Definitions of terms used in the guidance
A historic property (or historic resource) is defined in the NHPA [54 U.S.C. § 300308] as any “prehistoric or historic district, site, building, structure, or object included in, or eligible for inclusion on, the National Register of Historic Places, including artifacts, records, and material remains related to such a property or resource.” Following National Register Bulletin No. 36, “Guidelines for Evaluating and Registering Archaeological Properties", an archaeological site is “a location that contains the physical evidence of past human behavior that allows for its interpretation.” The term archaeological site refers to those that are eligible for or are listed on the National Register (historic properties) as well as those that do not qualify for the National Register. The commonly used term cultural resource does not have a consistent or legal definition.
The significance of a property refers to its ability to meet one of the four National Register criteria (A-D). According to National Register Bulletin No. 15, “How to Apply the National Register Criteria for Evaluation, “[t]he quality of significance in American history, architecture, archeology, engineering, and culture is present in districts, sites, buildings, structures, and objects that possess integrity of location, design, setting, materials, workmanship, feeling, and association” and that meet one or more of the four criteria (A-D). Integrity is the ability of the property to convey this significance through physical features and context. Historic properties are significant because they do meet these criteria and have integrity. Pursuant to Section 101(d)(6)(A) of the NHPA, properties of traditional religious and cultural significance to an Indian tribe or NHO may be deemed eligible for listing on the National Register (See “Consulting with Indian Tribes in the Section 106 Review Process".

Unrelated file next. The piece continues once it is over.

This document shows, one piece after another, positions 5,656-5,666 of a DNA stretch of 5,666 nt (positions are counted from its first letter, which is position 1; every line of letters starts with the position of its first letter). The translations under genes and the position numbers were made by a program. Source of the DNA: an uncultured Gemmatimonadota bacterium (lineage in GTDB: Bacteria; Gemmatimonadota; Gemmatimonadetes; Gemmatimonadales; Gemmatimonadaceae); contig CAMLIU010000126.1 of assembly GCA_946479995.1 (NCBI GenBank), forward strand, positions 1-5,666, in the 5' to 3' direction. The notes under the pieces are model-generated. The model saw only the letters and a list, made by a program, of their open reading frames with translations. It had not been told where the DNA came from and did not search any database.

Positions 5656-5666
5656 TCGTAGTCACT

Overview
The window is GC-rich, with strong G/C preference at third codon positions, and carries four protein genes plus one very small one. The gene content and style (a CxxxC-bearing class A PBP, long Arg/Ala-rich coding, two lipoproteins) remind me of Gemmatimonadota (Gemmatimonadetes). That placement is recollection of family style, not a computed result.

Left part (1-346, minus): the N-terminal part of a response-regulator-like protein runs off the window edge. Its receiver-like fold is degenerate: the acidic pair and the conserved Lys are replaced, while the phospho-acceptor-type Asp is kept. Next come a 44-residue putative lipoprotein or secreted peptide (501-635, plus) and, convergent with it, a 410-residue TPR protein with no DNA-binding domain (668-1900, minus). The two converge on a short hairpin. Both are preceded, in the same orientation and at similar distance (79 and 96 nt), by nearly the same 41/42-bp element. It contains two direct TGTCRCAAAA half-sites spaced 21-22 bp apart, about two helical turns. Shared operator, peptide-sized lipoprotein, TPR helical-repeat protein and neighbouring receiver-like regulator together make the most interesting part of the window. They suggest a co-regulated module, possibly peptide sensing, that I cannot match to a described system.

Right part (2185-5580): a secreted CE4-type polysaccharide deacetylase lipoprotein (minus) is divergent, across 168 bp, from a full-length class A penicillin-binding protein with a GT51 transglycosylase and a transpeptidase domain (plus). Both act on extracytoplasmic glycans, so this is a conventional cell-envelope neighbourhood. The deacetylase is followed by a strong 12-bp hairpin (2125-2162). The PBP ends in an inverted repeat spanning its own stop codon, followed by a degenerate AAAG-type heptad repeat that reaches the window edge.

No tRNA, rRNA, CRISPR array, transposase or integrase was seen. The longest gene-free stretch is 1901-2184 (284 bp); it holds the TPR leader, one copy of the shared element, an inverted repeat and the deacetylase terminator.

Indian tribes, NHOs, ethnic or religious groups, communities, professional and other organizations, or the public may ascribe a cultural, historical, or religious value to an archaeological site. The term value here refers to the site’s worth and importance to them and their experience, regardless of whether the site possesses National Register significance. For example, an archaeological site may be of historical or cultural value to the Mormons, or to an African-American community (See the African Burial Ground Sucess Story), or to the Order Sons of Italy in America, with or without its meeting the criteria for listing in the National Register.
Mitigation is a way to remedy or offset an adverse effect or a change in a historic property’s qualifying characteristics in such a way as to diminish its integrity. Treatment is the act of mitigating those effects, or how one goes about implementing the mitigation measure(s) agreed upon in consultation. Thus, a mitigation plan for the undertaking may contain several treatment plans, one for each property being adversely affected. Data recovery is a common mitigation measure that, through implementation of a treatment plan, retrieves the important information present within an archaeological site that makes it eligible before the site’s integrity is compromised or destroyed.